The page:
By Mark Richardson, Texas News Service
SAN ANTONIO – If you’ve noticed you have a few more friends and neighbors lately, that’s not an accident. Texas led the nation in population growth from 2014 to 2015, adding almost 500,000 new people, according to the U.S. Census Bureau.
Lloyd Potter, Texas State Demographer, says much of that growth occurred among Hispanics and other minority groups.
“Essentially, Texas is continuing to have increases in the Hispanic population that really are driving the growth of the population in the state”,” says Potter. So, increasingly, the state is Hispanic.”
Potter says Hispanics are not only migrating to Texas, but those here are younger and are having more children than whites.
He says there has also been growth in the state’s Asian population, with large numbers migrating from China and India. Much of the growth occurred in Texas four largest metro areas, Houston, Dallas, San Antonio and Austin.
Potter says estimates were made in July of last year, just before the drop in oil prices, so the gains could be fewer with the loss of jobs in the petroleum sector. But he adds that if the overall trend continues, Texas could eventually gain two or three seats in Congress.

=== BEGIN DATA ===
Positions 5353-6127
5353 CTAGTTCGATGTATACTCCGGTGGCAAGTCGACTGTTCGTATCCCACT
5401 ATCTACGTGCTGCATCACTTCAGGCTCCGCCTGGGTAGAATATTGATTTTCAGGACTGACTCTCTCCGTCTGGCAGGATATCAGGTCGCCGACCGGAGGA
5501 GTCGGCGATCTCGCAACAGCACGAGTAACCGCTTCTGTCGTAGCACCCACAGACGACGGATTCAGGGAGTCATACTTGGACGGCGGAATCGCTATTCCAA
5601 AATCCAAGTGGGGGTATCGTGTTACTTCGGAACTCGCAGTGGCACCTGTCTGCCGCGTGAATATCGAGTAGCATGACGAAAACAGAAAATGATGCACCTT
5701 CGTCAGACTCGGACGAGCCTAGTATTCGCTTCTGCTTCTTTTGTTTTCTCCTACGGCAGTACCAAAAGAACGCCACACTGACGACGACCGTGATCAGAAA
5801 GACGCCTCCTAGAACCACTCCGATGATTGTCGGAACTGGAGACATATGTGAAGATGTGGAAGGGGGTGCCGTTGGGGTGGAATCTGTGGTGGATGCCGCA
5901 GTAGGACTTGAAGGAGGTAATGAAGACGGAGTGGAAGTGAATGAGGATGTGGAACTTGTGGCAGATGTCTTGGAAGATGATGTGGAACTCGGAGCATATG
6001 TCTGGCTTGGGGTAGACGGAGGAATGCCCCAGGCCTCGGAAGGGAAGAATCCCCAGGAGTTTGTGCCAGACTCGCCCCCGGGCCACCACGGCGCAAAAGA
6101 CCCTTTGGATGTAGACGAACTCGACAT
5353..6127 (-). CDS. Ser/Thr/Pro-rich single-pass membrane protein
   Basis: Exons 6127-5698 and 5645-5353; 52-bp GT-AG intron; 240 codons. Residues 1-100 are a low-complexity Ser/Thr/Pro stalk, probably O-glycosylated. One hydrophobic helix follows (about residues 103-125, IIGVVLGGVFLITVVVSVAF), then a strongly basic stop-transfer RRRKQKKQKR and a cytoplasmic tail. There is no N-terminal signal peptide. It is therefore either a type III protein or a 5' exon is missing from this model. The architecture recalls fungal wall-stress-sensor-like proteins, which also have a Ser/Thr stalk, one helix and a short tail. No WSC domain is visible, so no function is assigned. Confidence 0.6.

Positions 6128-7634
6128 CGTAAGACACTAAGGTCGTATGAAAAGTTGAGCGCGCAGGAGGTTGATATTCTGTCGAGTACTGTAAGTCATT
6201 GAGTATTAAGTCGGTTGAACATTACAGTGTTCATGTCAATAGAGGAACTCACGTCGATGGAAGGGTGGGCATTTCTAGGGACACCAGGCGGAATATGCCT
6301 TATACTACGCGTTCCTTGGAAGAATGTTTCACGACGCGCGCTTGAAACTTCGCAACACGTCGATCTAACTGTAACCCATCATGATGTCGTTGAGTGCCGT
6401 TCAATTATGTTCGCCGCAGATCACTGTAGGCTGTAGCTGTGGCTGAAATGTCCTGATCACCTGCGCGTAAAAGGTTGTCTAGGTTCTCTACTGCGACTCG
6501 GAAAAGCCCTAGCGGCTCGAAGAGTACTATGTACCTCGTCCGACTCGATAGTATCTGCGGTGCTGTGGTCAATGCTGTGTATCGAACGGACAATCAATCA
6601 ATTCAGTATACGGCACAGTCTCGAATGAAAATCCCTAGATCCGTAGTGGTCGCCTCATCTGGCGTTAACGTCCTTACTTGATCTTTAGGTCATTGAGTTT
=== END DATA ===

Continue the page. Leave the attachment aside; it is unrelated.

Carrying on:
“Essentially that shift that’s occurring where Texas is getting an larger portion of the overall population in the country means that some of the U.S. House seats will likely come to Texas, and there will be some states that are likely to lose a seat or two,” Potter says.
Texas remains the second largest state in the country, with 27.5 million residents as of the 2015 estimate. California remains the largest state with 39 million people.